The second light shone out a little around the Beautiful Lady and we found ourselves bathed in it. It was motionless (that is to say it wasn't scintillating) but much more brilliant than our poor sun on earth. All this light did not harm nor tire the eyes in any way.

In addition to all these lights, all this splendour, there shone forth concentrations or beams of light and single rays from the body of the Holy Virgin, from her clothes and from all over Her.

The voice of the Beautiful Lady was soft. It was enchanting, ravishing, warming to the heart. It satisfied, flattered every obstacle, it soothed and softened. It seemed to me I could never stop eating up Her beautiful voice, and my heart seemed to dance or want to go towards Her and melt inside Her.

The eyes of the most Holy Virgin, our Sweet Mother, cannot be described in human language. To speak of them, you would need a seraph, you would need more than that, you would need the language of GOD Himself, of GOD who formed the immaculate Virgin, the masterpiece of His omnipotence. The eyes of the majestic Mary appeared thousands of times more beautiful than the rarest brilliants, diamonds and precious stones. They shone like two suns; they were soft, softness itself, as clear as a mirror. In her eyes, you could see paradise. They drew you to Her, She seemed to want to draw and give Herself.

The more I looked, the more I wanted to see; the more I saw, the more I loved Her and I loved Her with all my might.

The eyes of the beautiful Immaculate One were like the door to GOD's Kingdom, from which you could see all that can elate the soul. When my eyes met those of the Mother of GOD and of myself, I felt inside me a happy revolution of love and a declaration that I love Her and am melting with love. As we looked at each other, our eyes spoke to each other in their fashion, and I loved Her so much I could have kissed Her in the middle of Her eyes, which touched my soul and seemed to draw it towards them and make it melt into Hers. Her eyes set up a sweet trembling in all my being; and I was afraid to make the slightest movement which might cause the smallest displeasure.

Just the sight of the eyes of the purest of Virgins would have been enough to make the Heaven of a blessed creature, enough to fill the soul with the will of the Most High amid the events which occur in the course of mortal life, enough to make the soul perform continual acts of praise, of thanksgiving, of atonement and expiation. Just this sight focuses the soul on GOD, and makes it like a living-death, looking upon all things of this earth, even the things which seem the most serious, as nothing but children's playthings. The souls would want to hear no one speaking unless they spoke of GOD, and of that which affects His Glory.

Sin is the only evil She sees on earth. She will die of grief unless GOD sustains Her.

Amen.

MARIA OF THE CROSS, Victim of Jesus née MÉLANIE CALVAT, Shepherdess of La Salette

Castellamare, 21st of November 1878.

Notes

1 Neither Mélanie nor Maximim understood French. The beautiful Lady now continues her speech in "patois."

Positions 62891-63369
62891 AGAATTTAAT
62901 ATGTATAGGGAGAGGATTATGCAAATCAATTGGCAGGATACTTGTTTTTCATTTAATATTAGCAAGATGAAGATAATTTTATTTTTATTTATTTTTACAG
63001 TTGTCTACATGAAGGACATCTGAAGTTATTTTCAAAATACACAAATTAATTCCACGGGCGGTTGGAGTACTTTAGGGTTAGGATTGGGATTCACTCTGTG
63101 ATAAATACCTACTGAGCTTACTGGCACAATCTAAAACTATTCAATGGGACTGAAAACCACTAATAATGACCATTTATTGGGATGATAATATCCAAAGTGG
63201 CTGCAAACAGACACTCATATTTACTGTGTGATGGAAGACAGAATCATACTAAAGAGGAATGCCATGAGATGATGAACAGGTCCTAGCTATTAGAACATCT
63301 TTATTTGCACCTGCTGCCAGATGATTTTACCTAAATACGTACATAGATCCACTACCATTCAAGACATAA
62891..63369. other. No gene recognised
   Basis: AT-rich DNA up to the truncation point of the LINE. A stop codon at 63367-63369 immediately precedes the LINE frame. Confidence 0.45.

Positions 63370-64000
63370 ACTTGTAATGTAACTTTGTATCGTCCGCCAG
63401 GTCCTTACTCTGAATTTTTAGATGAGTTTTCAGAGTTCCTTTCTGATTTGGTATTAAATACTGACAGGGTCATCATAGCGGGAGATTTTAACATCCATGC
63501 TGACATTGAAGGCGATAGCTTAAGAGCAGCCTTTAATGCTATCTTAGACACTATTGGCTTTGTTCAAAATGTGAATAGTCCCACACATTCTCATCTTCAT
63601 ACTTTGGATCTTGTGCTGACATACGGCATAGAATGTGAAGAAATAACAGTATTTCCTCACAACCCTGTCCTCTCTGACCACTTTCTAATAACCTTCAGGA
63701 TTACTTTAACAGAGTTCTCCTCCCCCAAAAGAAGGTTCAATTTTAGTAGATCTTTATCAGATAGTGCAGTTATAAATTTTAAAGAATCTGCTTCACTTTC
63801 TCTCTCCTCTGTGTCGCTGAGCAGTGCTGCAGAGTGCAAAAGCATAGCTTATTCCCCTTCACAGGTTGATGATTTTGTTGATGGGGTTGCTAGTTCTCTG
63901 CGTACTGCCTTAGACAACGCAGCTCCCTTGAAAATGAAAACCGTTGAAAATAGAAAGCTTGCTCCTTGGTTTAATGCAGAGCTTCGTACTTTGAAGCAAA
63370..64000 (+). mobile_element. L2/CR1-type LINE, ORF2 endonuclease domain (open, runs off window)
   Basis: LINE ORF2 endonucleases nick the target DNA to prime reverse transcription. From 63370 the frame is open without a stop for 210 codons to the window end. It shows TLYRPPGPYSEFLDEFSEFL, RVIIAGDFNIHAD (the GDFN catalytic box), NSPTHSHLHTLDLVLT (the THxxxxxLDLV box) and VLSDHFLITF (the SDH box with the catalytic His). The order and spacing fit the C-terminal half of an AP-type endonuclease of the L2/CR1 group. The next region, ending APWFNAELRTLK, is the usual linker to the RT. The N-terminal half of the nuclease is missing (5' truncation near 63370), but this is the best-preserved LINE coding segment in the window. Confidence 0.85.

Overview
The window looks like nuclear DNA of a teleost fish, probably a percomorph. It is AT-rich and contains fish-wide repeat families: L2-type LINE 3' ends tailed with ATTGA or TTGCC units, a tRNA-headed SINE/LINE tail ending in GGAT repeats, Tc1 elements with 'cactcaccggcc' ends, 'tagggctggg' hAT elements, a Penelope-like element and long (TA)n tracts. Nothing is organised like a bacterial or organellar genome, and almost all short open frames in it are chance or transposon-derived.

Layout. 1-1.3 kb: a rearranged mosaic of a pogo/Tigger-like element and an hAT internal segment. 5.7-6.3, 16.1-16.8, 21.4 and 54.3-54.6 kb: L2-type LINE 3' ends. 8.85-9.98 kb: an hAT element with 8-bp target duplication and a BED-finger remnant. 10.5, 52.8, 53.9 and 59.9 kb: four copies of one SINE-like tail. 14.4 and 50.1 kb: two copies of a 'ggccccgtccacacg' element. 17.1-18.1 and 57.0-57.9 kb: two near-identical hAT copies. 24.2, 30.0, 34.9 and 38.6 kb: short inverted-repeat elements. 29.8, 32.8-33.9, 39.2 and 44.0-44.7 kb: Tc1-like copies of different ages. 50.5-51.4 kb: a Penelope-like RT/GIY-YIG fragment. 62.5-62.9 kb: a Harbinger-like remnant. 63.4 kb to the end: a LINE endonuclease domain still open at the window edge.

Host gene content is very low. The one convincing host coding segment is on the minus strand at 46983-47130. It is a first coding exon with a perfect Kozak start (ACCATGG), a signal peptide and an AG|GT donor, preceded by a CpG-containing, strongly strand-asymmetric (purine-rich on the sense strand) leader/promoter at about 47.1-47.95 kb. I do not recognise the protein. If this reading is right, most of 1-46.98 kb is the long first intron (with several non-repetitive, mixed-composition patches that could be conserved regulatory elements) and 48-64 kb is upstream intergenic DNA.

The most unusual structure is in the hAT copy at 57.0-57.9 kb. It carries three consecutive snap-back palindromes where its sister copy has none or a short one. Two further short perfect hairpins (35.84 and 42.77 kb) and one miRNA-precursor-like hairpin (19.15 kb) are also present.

2 In a letter to Father Combe, dated October 7th, 1899, Mélanie corrects these words in parenthesis which are her own, she says, and which she judges to be unclear and inaccurate. "That is to say," she writes, "that in those days, which only seem like twenty years ago, some perverted people (Italian: malvages) had given themselves over to devotion to the demon of magic. These people would cause to appear in the eyes of the curious, acquainted and theirs who had not led a Christian way of life.

These supposedly resurrected individuals appeared in heavenly glory. People known to have lived in the fear of GOD appeared to be in horrible suffering, and urged their friends and acquaintances not to follow in their footsteps, and they preached a Gospel opposed to that of Our Lord Jesus Christ. It seems that these bizarre occurrences may be put down to the fashion for spiritualistic and demoniac practices which no doubt will one day be brought to light through a more thorough examination of the Luciferian archives of FREEMASONRY."

In the same letter, Mélanie takes care to explain that where it is said that people will be transported from one place to another, it must be understood as to be in rare cases only.

3 In Patois.

4 "In which direction had the Holy Virgin turned when she rose?" -- "That way (she pointed to the East) . . .I know that Rome is in that direction." (Conversation with Mélanie & Miss des Brűlais, Sept. 8, 1849.)

5 My Father's Good Lord: this is the Crucifix, this living crucifix which the beautiful Lady wears around her neck, and which seemed to talk to Her. The Holy Virgin . . .Mélanie does not seem to have doubted for a moment that it was Her, this comes out in the account, however, she does not dare to be the first to state it: it is for the Church of Jesus Christ to do so, she has this intuition. In effect, the next morning, it is the parish priest of La Salette who cries out at the account of the two children: "It was the Holy Virgin who appeared to you," and from the pulpit, will announce this to all his parishioners, and to all the faithful ones among them.

6 Today: 21st of November 1878, when this account was written.

Send E-Mail